22 July 2013

Overview: CoverFX Foundations

Well I thought I knew quite a lot about CoverFX, but little did I know what Derek Selby, Director of Artistry and Education, had in store for us when we went to visit the counters at House of Fraser, Oxford Street. Balancing a gorgeous strawberry juice in one hand, and hastily scribbled every word he uttered in my notepad pushed up against my forearm. Ever wondered what Cover FX foundations are all about? Well here's your low down!


The Background

Hailing from Canada, this range is famous for its coverage as it originally emerged from a clinic which provided these products to cover skin conditions. Because of their backgrounds, their coverage is immense and the ingredients are chosen very carefully. The coverage was designed to cover burns and other skin conditions, but a certain Angelina Jolie uses it to cover her tattoos.. and let's face it, if it's good enough for her, it's good enough for me! All of their products today do not contain any talc, oils, parabens, fragrances nor are they tested on animals.

The other stand-out feature about CoverFX is the range of shades. Firstly, they have three undertones - golden, pink and neutral, and they are all based on people's actual skintones - which is apparently quite rare in the industry! In fact, back in their clinical days, they used to custom mix the shades for each patient using a palette of red, white, yellow and black pigments. So you can rest assured that no one's blind folded themselves and stuck a pointer at a color wheel!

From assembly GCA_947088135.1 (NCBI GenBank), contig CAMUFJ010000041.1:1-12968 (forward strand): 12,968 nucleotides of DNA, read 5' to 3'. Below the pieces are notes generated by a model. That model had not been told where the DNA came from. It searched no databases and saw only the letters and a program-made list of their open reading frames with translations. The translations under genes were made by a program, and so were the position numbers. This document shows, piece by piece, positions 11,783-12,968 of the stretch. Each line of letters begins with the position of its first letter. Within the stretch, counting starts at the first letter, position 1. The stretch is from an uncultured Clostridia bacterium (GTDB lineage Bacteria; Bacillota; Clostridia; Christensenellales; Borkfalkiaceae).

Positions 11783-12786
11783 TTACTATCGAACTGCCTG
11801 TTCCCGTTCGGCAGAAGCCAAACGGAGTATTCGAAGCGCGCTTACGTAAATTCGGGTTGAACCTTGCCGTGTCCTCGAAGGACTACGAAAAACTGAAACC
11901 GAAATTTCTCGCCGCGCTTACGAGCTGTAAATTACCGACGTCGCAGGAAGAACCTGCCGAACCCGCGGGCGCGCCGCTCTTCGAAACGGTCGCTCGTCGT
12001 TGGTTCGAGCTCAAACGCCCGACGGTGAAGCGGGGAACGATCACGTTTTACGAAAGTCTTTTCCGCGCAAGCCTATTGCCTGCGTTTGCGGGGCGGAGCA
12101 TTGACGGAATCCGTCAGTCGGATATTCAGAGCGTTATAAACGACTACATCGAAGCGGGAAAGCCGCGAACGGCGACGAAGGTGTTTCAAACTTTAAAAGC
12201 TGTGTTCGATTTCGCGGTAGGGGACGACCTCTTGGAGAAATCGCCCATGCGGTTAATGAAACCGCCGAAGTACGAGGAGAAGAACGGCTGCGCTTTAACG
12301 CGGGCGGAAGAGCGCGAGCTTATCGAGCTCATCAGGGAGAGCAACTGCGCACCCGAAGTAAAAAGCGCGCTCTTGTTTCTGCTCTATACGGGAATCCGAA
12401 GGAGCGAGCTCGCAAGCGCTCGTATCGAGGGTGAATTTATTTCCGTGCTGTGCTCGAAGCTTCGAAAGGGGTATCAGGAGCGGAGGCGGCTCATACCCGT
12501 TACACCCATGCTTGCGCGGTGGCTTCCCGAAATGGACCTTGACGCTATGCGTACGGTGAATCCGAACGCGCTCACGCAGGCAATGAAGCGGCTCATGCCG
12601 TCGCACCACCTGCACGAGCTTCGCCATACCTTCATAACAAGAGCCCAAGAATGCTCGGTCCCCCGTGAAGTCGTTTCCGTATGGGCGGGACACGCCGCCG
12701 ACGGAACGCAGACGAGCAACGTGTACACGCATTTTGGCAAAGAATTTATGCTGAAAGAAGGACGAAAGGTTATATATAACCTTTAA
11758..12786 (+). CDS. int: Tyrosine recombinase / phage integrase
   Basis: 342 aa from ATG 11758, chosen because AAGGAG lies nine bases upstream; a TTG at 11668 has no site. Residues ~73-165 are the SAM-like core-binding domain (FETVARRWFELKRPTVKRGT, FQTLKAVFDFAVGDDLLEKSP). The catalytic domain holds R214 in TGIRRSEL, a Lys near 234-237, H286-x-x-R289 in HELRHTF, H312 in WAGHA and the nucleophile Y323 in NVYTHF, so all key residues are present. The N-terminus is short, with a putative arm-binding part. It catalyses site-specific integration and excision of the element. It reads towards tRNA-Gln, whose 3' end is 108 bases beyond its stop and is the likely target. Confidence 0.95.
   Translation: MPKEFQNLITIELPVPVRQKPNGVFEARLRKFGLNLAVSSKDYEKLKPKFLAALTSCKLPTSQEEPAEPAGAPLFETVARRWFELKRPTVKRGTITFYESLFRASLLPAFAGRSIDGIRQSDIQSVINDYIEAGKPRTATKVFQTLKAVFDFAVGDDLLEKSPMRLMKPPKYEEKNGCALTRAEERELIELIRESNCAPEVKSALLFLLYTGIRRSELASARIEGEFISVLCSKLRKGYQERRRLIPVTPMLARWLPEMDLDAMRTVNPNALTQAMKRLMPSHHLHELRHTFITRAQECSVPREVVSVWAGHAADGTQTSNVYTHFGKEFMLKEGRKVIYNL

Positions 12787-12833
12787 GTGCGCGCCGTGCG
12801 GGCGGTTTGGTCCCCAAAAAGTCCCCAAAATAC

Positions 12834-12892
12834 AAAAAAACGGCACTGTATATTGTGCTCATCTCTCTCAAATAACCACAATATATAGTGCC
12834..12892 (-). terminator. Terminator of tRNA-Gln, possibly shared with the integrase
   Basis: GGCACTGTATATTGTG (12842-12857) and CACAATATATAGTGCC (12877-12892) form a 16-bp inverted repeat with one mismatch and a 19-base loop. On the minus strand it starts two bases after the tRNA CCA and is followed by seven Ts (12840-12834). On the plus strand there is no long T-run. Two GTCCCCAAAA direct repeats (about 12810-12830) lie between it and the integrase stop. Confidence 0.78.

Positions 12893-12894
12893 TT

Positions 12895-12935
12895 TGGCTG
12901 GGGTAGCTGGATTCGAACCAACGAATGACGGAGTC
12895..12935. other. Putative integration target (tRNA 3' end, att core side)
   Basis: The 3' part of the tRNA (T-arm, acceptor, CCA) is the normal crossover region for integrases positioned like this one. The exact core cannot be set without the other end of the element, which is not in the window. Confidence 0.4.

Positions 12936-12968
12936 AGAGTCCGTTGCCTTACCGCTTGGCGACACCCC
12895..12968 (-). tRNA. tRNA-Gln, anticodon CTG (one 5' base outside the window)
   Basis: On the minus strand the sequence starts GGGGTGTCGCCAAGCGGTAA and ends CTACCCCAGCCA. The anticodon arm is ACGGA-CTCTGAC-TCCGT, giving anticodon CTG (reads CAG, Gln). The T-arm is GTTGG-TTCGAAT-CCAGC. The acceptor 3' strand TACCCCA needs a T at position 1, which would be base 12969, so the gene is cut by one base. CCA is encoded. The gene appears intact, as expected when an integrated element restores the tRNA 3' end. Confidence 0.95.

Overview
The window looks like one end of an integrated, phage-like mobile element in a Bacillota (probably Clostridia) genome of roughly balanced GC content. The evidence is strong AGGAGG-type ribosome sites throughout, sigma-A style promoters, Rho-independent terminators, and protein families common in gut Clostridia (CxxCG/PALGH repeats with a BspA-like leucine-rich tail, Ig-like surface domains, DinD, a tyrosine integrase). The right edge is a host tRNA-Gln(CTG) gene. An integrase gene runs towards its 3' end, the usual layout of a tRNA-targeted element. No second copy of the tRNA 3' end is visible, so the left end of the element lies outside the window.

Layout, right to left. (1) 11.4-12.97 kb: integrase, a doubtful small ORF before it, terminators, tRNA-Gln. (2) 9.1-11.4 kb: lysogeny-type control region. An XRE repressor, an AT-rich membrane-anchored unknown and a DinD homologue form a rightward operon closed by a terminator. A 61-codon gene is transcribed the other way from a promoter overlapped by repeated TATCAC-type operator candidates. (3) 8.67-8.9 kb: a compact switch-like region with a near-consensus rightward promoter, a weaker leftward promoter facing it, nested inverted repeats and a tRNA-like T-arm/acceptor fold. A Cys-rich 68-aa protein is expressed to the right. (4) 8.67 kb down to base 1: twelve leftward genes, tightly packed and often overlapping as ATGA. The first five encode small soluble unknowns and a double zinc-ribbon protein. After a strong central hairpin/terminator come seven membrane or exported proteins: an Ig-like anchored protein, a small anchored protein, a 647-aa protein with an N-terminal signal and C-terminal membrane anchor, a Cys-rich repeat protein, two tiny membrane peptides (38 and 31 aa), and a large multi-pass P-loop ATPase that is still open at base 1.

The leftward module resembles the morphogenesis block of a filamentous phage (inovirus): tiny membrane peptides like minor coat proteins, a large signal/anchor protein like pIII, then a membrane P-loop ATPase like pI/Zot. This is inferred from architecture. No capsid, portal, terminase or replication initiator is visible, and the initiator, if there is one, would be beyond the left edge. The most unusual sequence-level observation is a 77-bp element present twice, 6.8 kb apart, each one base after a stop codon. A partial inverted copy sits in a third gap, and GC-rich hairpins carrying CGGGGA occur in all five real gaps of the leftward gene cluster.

This is all great, but unless you get the right brightness of your undertone it's all a bit useless. CoverFX have actively ensured that the gap between two shades are as minimal as possible. You can have a look at my swatches below yourself!

And unlike MAC, the shade names are all the same across all formulas. So a G40 in my powder foundation is the same as the G40 in my cream foundation. You can read about my MAC experience of something similar here.


Powder in G40, Cream in G40, Liquid in G50.


Now on to the products. When it comes to foundations, you've got three choices - powder, cream and liquid. The powder and cream contain 32% pigmentation and the liquid contains 16%. Considering the average foundation contains about 8%, you're talking lots and lots of pigmentation.The other common features across the products is definitely the staying power - these babies do NOT budge, and is highly recommended for water-related events and photoshoots for make-up artists!

My personal favourite probably is the Total Cover Cream Foundation (£34), mostly because it's quite unique in the market. It gives a natural dewy finish, with a medium to full coverage depending on how you apply it. Because of its staying power, even with combination skin, I'm not worried about it wearing away or looking too oily because you sweat through the product! So you dab, and your foundation is as good as new. It's a bit difficult to use though, in that it's not too easy to blend (much better than the old formulas in the silver packaging though!), but with the right tools it can give you amazing results. I recommend stiff buffing brushes like the Sigma Sigmax range or a flat sponge if you want medium/full coverage or CoverFX's designated brush for buildable coverage which I'll talk more about below..